The assessment of interactions between natural active compounds and other food matrix components represent the bioactivity of a food. The first indicator of potential health benefits is commonly given by the antioxidant properties. The comprehension of concerted and synergistic actions, of antagonist interactions, or of no effect of biologically active compounds should be considered in this context. The same is true for the factors influencing the overall effects such as the peculiar combination of antioxidants and the structure of the food matrix . Lu and Rasco  reviewed and summarized the recent applications of infrared spectroscopy for the development of models for the prediction of antioxidant properties in food, in addition to qualitative and quantitative analysis of antioxidant compounds. It is also worthy of mentioning the review article of Cozzolino , who concluded that infrared spectroscopy is a versatile analytical tool for the quantitative determination of antioxidant properties in agricultural products, foods, and plants.
Cerretani et al.  reported the rapid FTIR determination of phenolics and antioxidant activity of olive oil, in addition to water. For total phenols, good results were obtained considering the spectrum from 3610 to 816 cm−1, while the range from 3707 to 1105 cm−1 was most suitable for ABTS+. Satisfactory LOD values were achieved by the FTIR-chemometry approach: 12.5 (mg gallic acid/kg oil) for total phenols and 0.76 (mmol Trolox/kg oil) for ABTS+. The authors concluded that the results obtained with the chemometric data analysis are comparable to those obtained using the official reference method. This highlights the potential of the spectroscopic technique as an alternative to the standard procedure for routine analysis or control at-line of production processes.
NIR and MIR spectroscopy coupled with chemometric data analysis has shown considerable potential for the determination of functional compounds present in olive oil. Recent applications have demonstrated to perform the assay of antioxidant activity (tocopherols, phenols, and squalene), to allow the discrimination of geographical origins, to facilitate the assessment of sensory attributes, and to determine the fatty acid profile, which is characteristic of the oil matrix. IR spectroscopic methods represent an interesting alternative to the conventional analytical methods as they do not require a pretreatment of the samples. Moreover, they offer a high sample throughput and significant time saving. In addition, these techniques are considerably more environmentally friendly since no solvents or carrier gases are used. These new approaches based on mid- and near-IR absorption spectroscopy are therefore interesting alternatives, for example, for rapid screening purposes.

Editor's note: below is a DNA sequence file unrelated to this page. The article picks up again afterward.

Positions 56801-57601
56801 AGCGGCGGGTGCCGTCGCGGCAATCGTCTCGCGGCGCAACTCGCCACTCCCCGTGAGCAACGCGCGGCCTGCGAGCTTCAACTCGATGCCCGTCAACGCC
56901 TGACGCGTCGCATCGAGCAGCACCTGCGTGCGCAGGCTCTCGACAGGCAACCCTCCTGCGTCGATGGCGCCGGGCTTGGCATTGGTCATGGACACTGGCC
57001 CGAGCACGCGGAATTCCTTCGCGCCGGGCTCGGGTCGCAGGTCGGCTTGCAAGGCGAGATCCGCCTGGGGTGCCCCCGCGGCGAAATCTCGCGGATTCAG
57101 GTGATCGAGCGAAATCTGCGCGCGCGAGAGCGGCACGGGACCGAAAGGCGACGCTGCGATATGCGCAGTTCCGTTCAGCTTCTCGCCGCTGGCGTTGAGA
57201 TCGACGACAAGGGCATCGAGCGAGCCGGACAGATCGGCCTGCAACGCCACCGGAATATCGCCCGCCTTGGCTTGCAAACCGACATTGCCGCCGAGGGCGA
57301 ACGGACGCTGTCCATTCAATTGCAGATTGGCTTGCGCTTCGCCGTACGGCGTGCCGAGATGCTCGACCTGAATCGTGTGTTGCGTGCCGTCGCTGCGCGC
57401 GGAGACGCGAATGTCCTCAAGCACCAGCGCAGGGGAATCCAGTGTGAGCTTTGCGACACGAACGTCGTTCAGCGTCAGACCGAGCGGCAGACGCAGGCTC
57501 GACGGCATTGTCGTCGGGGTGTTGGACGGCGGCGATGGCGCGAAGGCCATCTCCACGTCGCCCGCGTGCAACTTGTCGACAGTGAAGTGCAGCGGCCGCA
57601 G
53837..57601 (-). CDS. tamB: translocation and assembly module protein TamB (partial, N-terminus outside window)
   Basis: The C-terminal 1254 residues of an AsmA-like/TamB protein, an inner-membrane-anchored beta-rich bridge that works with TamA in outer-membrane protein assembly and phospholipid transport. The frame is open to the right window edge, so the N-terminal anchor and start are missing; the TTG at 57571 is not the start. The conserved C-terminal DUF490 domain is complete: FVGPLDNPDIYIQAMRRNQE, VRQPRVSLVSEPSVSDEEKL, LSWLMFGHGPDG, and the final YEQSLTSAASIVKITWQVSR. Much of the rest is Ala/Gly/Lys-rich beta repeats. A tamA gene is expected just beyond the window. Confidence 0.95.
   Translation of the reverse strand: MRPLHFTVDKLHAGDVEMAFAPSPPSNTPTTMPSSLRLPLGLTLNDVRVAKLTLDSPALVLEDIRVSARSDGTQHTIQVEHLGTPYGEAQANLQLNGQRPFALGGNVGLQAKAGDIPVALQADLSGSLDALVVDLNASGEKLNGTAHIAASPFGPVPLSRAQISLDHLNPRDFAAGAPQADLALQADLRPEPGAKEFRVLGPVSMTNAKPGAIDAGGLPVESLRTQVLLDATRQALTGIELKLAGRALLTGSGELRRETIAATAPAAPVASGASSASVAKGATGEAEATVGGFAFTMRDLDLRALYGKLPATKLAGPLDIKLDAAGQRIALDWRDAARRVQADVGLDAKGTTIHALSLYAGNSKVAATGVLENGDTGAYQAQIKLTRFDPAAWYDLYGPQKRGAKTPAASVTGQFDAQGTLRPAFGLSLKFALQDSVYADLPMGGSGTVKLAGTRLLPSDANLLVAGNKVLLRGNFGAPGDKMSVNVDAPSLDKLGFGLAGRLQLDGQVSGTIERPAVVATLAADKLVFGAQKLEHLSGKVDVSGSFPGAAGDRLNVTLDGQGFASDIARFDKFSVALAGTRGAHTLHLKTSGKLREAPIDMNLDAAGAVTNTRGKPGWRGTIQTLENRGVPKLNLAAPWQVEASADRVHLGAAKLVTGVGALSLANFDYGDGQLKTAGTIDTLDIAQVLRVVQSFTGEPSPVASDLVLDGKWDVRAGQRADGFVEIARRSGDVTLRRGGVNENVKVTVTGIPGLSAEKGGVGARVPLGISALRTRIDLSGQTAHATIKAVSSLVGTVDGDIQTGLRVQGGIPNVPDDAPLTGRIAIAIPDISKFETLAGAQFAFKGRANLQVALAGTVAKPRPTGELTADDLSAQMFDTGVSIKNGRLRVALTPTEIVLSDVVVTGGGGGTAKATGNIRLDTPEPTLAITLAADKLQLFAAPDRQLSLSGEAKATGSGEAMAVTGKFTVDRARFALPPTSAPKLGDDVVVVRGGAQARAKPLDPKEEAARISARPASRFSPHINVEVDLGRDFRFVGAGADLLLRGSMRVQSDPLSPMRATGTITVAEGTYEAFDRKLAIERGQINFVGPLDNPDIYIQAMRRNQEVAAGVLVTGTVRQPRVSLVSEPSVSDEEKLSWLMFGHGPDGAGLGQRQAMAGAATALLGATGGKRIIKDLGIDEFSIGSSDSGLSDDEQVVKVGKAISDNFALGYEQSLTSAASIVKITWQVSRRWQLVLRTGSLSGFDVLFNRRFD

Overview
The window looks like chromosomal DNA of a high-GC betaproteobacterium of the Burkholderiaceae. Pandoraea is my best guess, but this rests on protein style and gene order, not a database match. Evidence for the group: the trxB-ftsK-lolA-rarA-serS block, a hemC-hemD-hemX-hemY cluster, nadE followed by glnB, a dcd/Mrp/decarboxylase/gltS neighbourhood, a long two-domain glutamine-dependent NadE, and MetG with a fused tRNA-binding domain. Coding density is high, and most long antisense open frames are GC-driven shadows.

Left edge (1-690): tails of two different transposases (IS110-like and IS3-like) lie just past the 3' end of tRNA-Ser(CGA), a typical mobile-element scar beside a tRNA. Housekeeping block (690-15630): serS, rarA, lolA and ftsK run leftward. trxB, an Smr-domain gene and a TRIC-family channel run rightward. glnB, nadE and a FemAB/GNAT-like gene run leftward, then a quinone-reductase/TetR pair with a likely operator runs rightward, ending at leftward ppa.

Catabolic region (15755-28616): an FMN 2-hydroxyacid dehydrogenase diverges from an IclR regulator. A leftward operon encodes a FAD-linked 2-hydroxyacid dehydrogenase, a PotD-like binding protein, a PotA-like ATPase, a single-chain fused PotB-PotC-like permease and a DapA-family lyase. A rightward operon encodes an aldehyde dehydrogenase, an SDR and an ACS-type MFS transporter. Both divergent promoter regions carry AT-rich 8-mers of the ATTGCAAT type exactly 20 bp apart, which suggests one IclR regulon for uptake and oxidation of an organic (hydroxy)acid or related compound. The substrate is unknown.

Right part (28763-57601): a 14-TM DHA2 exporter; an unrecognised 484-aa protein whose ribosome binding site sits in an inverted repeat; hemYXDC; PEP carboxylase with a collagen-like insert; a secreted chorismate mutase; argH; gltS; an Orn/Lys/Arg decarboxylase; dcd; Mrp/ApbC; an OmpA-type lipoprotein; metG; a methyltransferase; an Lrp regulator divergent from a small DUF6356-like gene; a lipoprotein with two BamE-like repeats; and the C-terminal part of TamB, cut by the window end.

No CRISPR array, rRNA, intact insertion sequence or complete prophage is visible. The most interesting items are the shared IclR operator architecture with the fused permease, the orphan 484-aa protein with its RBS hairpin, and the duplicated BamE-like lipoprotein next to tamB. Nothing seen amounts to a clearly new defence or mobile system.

In the future, IR spectroscopic methodology in combination with chemometric data evaluation will possibly overtake the conventional methodologies. In some cases, this may require the change of the regulatory frameworks, which are currently naming only conventional analytical tools for certain official purposes. However, the convincing performance of the spectroscopic approaches with respect to authentication and comprehensive quantitative analysis will certainly make a strong case in the regulatory and political processes. Without a doubt, the methods reviewed in this paper will soon be extensively used in the oil processing industries as a routine method to evaluate the characteristic parameters of olive oil.
Conflicts of Interest
The authors declare that they have no conflicts of interest.